Kletzel adjusting to WHL level of play

New Ice assistant coach happy to be working in high-level hockey alongside experienced colleagues.

Not only are the Ice struggling with a young roster this year, they’re dealing with a new coaching staff.

Well, sort of new, at least.

McGill is back in his second tenure as head coach, after spending some time manning the bench in professional hockey in the AHL and the NHL.

Running the show alongside McGill is a familiar face in Chad Kletzel, who played under his boss in 1996/97 when the Ice still called Edmonton home.

It is Kletzel’s first season coaching in the WHL, coming in from Alberta, where he coached with the Lethbridge Athletic Association by leading the Midget AAA team.

“I think there’s a lot of learning moments and time to evaluate different guys at different times and see what the league’s all about.

“Obviously it’s a well-respected league with lots of high-end coaching and teams doing things at a higher level than where I came from.”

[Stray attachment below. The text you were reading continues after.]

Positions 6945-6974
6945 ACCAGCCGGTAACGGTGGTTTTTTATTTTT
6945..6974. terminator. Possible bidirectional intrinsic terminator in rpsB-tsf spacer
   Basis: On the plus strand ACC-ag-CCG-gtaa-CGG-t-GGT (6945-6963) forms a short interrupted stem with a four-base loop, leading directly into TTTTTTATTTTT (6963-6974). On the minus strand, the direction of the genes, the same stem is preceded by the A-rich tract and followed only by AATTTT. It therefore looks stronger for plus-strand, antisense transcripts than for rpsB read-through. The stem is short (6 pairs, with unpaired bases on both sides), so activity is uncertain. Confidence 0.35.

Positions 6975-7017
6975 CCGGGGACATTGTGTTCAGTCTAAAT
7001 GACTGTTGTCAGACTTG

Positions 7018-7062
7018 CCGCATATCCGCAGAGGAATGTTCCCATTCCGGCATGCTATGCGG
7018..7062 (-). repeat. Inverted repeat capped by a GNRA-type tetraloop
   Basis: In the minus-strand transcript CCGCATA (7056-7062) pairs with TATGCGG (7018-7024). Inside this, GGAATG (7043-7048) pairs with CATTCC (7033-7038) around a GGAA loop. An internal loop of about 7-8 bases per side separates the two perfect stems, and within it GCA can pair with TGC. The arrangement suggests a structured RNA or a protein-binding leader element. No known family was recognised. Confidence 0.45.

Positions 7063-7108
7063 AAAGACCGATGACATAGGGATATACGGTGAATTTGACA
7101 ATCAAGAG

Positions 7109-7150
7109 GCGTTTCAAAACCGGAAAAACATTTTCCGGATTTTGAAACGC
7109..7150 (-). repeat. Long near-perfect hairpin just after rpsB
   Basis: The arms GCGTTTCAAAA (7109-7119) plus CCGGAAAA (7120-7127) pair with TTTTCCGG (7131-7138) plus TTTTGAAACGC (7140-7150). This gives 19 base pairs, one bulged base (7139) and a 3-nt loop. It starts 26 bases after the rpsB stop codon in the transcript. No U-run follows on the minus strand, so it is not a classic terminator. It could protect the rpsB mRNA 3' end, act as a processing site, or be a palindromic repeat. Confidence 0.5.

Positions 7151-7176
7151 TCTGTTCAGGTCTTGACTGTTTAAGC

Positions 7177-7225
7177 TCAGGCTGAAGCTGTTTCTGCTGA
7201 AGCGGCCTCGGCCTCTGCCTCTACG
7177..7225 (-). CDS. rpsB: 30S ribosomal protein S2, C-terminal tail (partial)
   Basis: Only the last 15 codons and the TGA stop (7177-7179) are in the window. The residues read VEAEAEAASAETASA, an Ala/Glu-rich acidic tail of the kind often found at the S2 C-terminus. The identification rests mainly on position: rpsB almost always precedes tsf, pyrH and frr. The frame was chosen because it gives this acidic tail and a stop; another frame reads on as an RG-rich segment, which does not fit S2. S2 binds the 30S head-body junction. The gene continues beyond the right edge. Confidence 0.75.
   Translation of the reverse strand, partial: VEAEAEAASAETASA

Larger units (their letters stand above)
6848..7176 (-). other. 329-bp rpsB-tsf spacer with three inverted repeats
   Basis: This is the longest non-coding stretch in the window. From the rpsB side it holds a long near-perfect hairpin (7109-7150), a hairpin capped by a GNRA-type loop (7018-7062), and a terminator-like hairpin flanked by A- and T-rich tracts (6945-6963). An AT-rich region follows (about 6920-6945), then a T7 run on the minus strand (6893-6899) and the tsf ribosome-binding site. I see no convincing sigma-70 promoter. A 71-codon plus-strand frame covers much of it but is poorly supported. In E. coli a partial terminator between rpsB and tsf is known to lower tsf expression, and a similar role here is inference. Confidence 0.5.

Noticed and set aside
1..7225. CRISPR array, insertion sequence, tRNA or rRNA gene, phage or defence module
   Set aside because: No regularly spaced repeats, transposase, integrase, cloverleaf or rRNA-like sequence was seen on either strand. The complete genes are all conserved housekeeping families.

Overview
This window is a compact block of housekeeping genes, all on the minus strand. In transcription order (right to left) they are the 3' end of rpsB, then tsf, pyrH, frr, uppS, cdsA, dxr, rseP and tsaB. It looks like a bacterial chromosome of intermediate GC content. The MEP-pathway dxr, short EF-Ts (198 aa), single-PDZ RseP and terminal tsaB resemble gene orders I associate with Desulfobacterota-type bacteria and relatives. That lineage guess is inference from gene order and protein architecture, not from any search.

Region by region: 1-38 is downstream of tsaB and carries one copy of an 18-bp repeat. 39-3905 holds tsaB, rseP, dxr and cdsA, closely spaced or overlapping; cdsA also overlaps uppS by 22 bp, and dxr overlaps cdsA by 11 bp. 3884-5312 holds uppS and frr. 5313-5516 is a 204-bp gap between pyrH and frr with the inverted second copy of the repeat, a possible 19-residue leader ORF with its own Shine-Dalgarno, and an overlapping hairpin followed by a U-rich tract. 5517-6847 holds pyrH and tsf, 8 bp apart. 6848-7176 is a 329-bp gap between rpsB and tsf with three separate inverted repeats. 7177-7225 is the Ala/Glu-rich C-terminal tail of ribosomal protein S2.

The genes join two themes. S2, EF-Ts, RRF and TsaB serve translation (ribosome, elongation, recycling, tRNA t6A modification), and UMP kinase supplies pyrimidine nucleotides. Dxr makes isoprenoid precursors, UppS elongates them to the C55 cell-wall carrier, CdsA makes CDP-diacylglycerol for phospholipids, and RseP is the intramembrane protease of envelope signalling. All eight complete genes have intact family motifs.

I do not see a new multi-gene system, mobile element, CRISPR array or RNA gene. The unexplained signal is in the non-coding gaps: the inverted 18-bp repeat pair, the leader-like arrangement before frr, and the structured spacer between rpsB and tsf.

Kletzel, like fellow assistant Jerry Bancks and his predecessor Todd Johnson, is a teacher by trade and holds an education degree from the University of Lethbridge.

Working alongside McGill, who has played and coached professional hockey, has given Kletzel opportunities to learn the little things that can make a difference at the highest levels.

“A lot of positional play stuff and just within systems,” Kletzel said, on what he’s picked up while working alongside McGill.  “How to change and manipulate those systems to do different things. Not making big adjustments, just small adjustments all the time, during games.”

It’s been a baptism by fire for both McGill and Kletzel this season, who are part of a coaching changeover (save Bancks) that is working with the youngest roster in the WHL.

McGill said the two tackled everything together at the beginning of the season, which has enabled them to delegate responsibilities more effectively down the stretch.

“It’s been one of those transitions where he kind of knows now what I’m looking for and what we need to do as a group,” said McGill. “I think that the delegation part has been good for the last three weeks to a month, where we’re both on the same page.

“…He’s got a real good demeanour with the kids, he’s very patient with them. He really is an intense person, but doesn’t outwardly show it, and that’s a good thing.”

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